students in the greenhouse

Richmond County Schools are seeing both student and staff Covid infections, which presents the challenge of trying to keep students learning in-person while also finding adequate personnel to be on the job.

The schools have been struggling to find substitutes placing “a big strain” on personnel trying to cover for the staff that’s out, said superintendent Dr. Bernard Davis. So far, the schools haven’t had to merge or cancel any classes due to staffing shortages, but the paraprofessionals who were hired for small group instruction and individual aid are being deployed to serve as substitute teachers, which means there’s not as much one-to-one instruction as planned for the students.

We’re like every other business around. We’re struggling to find support staff and additional staff to meet our needs. But, we’re holding on and the staff is pulling their weight, doing their part, and we’re optimistic, Davis told the board of supervisors at their monthly meeting.

Although the Covid situation was projected to get worse, the school system’s quarantine numbers have gone down, and it has us starting to see conditions level off.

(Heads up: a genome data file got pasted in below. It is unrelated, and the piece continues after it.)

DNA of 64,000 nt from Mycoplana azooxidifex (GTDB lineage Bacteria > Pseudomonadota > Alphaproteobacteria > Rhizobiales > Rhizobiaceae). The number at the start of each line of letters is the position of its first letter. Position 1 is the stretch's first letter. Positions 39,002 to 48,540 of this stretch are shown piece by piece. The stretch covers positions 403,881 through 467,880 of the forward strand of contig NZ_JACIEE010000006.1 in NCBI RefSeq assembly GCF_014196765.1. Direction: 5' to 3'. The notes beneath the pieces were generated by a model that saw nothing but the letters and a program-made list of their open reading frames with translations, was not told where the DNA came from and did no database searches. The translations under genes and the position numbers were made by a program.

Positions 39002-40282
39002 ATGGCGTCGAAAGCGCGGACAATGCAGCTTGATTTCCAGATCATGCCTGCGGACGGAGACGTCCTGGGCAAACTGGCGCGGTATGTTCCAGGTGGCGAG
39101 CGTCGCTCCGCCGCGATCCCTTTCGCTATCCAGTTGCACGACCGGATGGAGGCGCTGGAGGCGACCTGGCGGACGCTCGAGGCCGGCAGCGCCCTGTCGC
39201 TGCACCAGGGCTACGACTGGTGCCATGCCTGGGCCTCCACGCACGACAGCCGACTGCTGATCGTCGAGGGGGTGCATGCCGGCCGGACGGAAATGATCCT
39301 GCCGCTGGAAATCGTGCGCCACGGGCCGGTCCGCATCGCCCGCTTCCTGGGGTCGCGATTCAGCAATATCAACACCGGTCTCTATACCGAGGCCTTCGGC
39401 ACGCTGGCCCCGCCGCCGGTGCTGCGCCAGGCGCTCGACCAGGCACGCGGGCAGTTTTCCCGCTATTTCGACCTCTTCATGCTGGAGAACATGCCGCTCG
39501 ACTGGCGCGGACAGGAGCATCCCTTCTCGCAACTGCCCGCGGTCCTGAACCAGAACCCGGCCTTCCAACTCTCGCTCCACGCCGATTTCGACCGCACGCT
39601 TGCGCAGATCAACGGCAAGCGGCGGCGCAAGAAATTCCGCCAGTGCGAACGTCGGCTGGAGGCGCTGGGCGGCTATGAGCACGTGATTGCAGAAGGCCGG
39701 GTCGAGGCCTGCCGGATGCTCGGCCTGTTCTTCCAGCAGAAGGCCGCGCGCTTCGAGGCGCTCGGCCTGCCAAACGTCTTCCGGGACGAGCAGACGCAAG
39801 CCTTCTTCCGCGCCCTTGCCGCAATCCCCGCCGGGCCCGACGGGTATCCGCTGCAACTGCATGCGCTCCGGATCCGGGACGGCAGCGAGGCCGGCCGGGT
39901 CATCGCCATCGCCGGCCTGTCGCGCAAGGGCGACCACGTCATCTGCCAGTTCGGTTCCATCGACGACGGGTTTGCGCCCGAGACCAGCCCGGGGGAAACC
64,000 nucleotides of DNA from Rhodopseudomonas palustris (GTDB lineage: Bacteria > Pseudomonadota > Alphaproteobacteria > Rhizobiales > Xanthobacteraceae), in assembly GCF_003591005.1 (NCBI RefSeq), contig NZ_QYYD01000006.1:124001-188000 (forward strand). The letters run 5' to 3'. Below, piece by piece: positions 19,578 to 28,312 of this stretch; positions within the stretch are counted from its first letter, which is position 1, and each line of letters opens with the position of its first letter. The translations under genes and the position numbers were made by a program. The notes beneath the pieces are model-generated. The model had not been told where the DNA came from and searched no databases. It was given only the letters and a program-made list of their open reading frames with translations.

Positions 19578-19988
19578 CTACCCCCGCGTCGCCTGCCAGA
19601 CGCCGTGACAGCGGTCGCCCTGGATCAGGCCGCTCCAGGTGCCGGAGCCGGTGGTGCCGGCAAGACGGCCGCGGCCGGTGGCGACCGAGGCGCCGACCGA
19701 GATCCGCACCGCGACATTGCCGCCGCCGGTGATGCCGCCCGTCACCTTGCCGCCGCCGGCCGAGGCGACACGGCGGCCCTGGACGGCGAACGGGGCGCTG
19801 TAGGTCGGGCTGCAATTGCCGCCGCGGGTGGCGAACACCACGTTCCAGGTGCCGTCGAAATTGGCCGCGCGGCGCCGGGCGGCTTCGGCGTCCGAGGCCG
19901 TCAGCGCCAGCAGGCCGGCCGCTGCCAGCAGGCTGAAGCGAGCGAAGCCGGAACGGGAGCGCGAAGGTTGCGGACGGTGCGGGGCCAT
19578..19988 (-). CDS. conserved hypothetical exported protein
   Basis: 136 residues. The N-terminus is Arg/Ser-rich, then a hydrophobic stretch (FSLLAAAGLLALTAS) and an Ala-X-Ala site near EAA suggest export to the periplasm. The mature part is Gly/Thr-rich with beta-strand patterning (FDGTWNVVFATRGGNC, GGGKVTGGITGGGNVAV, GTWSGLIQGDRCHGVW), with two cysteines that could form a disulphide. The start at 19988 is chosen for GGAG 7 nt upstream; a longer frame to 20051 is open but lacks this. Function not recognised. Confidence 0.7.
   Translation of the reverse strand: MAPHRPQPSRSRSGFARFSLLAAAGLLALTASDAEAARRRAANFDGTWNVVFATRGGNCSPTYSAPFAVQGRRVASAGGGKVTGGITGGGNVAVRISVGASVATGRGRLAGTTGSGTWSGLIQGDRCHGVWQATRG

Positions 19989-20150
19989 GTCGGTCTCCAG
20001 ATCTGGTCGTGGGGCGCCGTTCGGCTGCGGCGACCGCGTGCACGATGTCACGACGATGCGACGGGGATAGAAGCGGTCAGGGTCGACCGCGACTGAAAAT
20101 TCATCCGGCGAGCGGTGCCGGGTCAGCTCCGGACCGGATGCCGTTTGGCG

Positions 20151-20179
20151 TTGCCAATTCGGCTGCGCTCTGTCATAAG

Virginia Department of Health said with the Delta variant transmission in schools has been occurring at higher rates than with the Alpha variant in January. But although Delta has an “enhanced ability” to infect children “an encouraging pattern is emerging—outbreaks are usually limited to several students and the containment measures in the schools are limiting the extent of outbreaks.

Sports: continuing despite obstacles

RCPS and its students are looking to fall sport to try to have some degree of normalcy. And although sports, such football and volleyball are underway, there are often scheduling challenges across the region because of Covid outbreaks or situations where there isn’t a full team.

For example, the JV football game scheduled on October 13 was canceled because Lancaster didn’t have enough players.

Supply chain challenges

RCPS hasn’t escaped the pandemic-era supply chain issues, and one place it’s being felt is in the cafeteria.

Davis said the companies that supply the schools’ food make the monthly menu. But they’re finding that they can’t always get the food they’re looking for. As a result, the menu changes quite often. However, they never come up empty-handed and the schools continue offering meals every day.

“Fortunately, we’re making it work,” said Davis.